'Bionic Eye' Argus II Retinal Implant

Bionic eyes have been successfully implanted in two blind patients at Moorfields Eye Hospital in London.

A video camera and transmitter are worn on a regular pair of glasses. An implanted artificial retina receives the electrical impulses from the Argus II camera and sends the moving images along the optic nerve to the brain.

Although detailed images are not yet possible, the device can enable the patient to discriminate between rudimentary patters of motion, light and dark.


("Bionic eye" patient)

Mark Humayun, Professor of Ophthalmology and Biomedical Engineering at the Doheny Eye Institute in Los Angeles, California, which developed the technology, said:

“The camera is very, very small, and very low power, so it can go inside your eye and couple your eye movement to where the camera is. With the kind of missing information the brain can fill in, this field is really blossoming. In the next four to five years I hope, and we all hope, that we see technology that’s much more advanced.”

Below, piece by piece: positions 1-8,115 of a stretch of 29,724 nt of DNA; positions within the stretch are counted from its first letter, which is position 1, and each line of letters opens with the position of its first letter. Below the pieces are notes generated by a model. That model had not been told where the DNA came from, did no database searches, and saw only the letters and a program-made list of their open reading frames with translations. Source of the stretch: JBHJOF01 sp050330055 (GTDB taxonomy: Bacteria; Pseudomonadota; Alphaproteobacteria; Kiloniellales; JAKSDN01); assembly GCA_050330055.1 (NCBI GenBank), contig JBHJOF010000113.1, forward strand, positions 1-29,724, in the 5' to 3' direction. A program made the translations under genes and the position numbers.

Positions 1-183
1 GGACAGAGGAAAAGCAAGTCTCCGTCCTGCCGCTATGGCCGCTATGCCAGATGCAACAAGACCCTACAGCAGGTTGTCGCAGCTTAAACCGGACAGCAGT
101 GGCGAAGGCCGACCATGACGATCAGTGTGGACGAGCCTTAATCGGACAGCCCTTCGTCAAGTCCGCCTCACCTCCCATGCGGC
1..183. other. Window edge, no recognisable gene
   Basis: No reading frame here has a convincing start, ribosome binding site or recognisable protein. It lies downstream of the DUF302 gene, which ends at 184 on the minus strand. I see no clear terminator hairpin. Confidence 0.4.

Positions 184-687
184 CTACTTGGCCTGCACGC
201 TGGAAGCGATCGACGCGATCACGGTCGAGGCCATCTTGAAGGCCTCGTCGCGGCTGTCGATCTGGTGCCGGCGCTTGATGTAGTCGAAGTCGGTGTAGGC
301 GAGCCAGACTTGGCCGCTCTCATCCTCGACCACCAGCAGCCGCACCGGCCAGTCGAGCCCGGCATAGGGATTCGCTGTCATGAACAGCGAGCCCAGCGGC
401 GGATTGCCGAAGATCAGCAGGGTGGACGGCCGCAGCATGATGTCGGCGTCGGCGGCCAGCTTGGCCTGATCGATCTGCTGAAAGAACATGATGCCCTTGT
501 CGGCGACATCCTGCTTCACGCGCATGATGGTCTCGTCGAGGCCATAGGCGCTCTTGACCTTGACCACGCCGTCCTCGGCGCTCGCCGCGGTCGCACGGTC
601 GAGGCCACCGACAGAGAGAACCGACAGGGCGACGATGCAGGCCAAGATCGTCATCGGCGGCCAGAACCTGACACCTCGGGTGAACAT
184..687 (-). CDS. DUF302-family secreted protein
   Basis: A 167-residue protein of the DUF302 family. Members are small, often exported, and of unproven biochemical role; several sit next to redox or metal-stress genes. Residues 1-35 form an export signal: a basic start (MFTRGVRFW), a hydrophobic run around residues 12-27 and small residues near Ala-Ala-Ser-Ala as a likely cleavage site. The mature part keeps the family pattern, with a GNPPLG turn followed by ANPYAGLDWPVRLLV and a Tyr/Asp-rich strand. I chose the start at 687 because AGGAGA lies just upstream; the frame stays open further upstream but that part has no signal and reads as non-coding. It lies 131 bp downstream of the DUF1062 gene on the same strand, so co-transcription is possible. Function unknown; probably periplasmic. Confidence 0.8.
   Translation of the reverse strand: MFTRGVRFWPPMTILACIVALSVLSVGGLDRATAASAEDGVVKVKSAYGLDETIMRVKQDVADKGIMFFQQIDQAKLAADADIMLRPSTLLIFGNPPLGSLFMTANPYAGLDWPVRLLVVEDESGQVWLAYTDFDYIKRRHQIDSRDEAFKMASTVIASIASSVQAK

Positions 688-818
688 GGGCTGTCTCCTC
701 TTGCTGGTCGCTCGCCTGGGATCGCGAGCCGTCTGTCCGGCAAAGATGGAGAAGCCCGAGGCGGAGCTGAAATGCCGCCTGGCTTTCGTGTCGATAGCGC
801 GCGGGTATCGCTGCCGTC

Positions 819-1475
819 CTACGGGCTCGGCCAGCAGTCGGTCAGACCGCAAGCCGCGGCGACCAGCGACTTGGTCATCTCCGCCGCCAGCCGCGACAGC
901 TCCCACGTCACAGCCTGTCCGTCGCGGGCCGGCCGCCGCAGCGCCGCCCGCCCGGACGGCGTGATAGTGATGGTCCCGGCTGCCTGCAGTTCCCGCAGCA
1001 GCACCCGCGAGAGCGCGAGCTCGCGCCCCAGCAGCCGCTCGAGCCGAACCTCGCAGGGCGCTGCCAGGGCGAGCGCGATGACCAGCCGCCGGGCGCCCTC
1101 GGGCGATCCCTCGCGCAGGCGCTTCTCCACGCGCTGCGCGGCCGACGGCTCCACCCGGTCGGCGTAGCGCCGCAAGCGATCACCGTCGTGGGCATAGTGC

What is it like to look through a "bionic eye?" One of seeral American patients to be implanted with this technology remarked:

When I go to the grandkids’ hockey game or soccer game I can see which direction the game is moving in. I can shoot baskets with my grandson, and I can see my granddaughter dancing across the stage. It’s wonderful.”

Although bionic eyes are not to be found in the novel Cyborg, they were provided to Steve Austin in the television show made from the novel - The Six Million Dollar Man.


(Diagram of bionic eye from The Six Million Dollar Man video)

Take a look at the intro to the original TV show, including a brief view of the bionic eye diagram from The Six Million Dollar Man video.

SF fans may also be reminded of the artificial eyes from Frank Herbert's Dune series - read about the Tleilaxu Eyes.

Via Times Online. Thanks to Moira for the tip on this story.

Scroll down for more stories in the same category. (Story submitted 4/22/2008)

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